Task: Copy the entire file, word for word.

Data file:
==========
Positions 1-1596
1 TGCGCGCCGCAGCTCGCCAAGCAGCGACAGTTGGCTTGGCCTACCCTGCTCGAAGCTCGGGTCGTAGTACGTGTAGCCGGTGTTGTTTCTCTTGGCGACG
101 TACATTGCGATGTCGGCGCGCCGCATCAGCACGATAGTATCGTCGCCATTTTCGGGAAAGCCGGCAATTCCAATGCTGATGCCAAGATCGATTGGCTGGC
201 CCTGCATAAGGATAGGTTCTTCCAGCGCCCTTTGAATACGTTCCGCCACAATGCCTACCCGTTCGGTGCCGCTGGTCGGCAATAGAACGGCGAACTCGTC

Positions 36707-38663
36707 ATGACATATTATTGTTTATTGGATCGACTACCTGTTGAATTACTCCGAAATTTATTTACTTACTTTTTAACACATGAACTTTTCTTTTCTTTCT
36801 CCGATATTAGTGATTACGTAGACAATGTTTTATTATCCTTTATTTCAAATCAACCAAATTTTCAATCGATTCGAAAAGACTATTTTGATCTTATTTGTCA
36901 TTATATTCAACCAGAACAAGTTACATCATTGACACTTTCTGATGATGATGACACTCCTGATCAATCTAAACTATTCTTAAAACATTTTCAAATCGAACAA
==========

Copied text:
Positions 1-1596
1 TGCGCGCCGCAGCTCGCCAAGCAGCGACAGTTGGCTTGGCCTACCCTGCTCGAAGCTCGGGTCGTAGTACGTGTAGCCGGTGTTGTTTCTCTTGGCGACG
101 TACATTGCGATGTCGGCGCGCCGCATCAGCACGATAGTATCGTCGCCATTTTCGGGAAAGCCGGCAATTCCAATGCTGATGCCAAGATCGATTGGCTGGC
201 CCTGCATAAGGATAGGTTCTTCCAGCGCCCTTTGAATACGTTCCGCCACAATGCCTACCCGTTCGGTGCCGCTGGTCGGCAATAGAACGGCGAACTCGTC

Positions 36707-38663
36707 ATGACATATTATTGTTTATTGGATCGACTACCTGTTGAATTACTCCGAAATTTATTTACTTACTTTTTAACACATGAACTTTTCTTTTCTTTCT
36801 CCGATATTAGTGATTACGTAGACAATGTTTTATTATCCTTTATTTCAAATCAACCAAATTTTCAATCGATTCGAAAAGACTATTTTGATCTTATTTGTCA
36901 TTATATTCAACCAGAACAAGTTACATCATTGACACTTTCTGATGATGATGACACTCCTGATCAATCTAAACTATTCTTAAAACATTTTCAAATCGAACAA